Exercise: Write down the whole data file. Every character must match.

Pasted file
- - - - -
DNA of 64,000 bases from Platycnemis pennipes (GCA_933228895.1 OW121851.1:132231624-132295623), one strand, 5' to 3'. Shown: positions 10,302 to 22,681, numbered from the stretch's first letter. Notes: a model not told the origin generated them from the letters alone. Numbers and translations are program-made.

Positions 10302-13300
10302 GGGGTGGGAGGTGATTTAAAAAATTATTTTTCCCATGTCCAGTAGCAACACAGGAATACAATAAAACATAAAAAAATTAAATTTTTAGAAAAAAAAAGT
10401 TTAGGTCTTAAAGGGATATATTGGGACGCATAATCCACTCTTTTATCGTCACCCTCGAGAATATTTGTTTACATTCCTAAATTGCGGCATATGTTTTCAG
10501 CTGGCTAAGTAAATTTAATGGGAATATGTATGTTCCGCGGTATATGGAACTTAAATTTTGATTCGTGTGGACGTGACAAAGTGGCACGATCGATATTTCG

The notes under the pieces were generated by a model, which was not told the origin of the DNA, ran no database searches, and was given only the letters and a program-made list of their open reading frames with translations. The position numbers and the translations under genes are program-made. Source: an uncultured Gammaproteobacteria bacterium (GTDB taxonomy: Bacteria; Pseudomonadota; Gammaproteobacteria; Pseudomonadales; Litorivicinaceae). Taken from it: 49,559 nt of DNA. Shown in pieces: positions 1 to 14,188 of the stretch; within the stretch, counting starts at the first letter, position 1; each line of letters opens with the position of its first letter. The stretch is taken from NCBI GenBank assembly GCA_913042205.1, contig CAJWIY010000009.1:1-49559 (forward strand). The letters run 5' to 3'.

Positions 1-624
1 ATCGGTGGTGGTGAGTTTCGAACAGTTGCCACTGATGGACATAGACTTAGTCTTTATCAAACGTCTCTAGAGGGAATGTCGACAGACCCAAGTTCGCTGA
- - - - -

DNA of 64,000 bases from Platycnemis pennipes (GCA_933228895.1 OW121851.1:132231624-132295623), one strand, 5' to 3'. Shown: positions 10,302 to 22,681, numbered from the stretch's first letter. Notes: a model not told the origin generated them from the letters alone. Numbers and translations are program-made.

Positions 10302-13300
10302 GGGGTGGGAGGTGATTTAAAAAATTATTTTTCCCATGTCCAGTAGCAACACAGGAATACAATAAAACATAAAAAAATTAAATTTTTAGAAAAAAAAAGT
10401 TTAGGTCTTAAAGGGATATATTGGGACGCATAATCCACTCTTTTATCGTCACCCTCGAGAATATTTGTTTACATTCCTAAATTGCGGCATATGTTTTCAG
10501 CTGGCTAAGTAAATTTAATGGGAATATGTATGTTCCGCGGTATATGGAACTTAAATTTTGATTCGTGTGGACGTGACAAAGTGGCACGATCGATATTTCG

The notes under the pieces were generated by a model, which was not told the origin of the DNA, ran no database searches, and was given only the letters and a program-made list of their open reading frames with translations. The position numbers and the translations under genes are program-made. Source: an uncultured Gammaproteobacteria bacterium (GTDB taxonomy: Bacteria; Pseudomonadota; Gammaproteobacteria; Pseudomonadales; Litorivicinaceae). Taken from it: 49,559 nt of DNA. Shown in pieces: positions 1 to 14,188 of the stretch; within the stretch, counting starts at the first letter, position 1; each line of letters opens with the position of its first letter. The stretch is taken from NCBI GenBank assembly GCA_913042205.1, contig CAJWIY010000009.1:1-49559 (forward strand). The letters run 5' to 3'.

Positions 1-624
1 ATCGGTGGTGGTGAGTTTCGAACAGTTGCCACTGATGGACATAGACTTAGTCTTTATCAAACGTCTCTAGAGGGAATGTCGACAGACCCAAGTTCGCTGA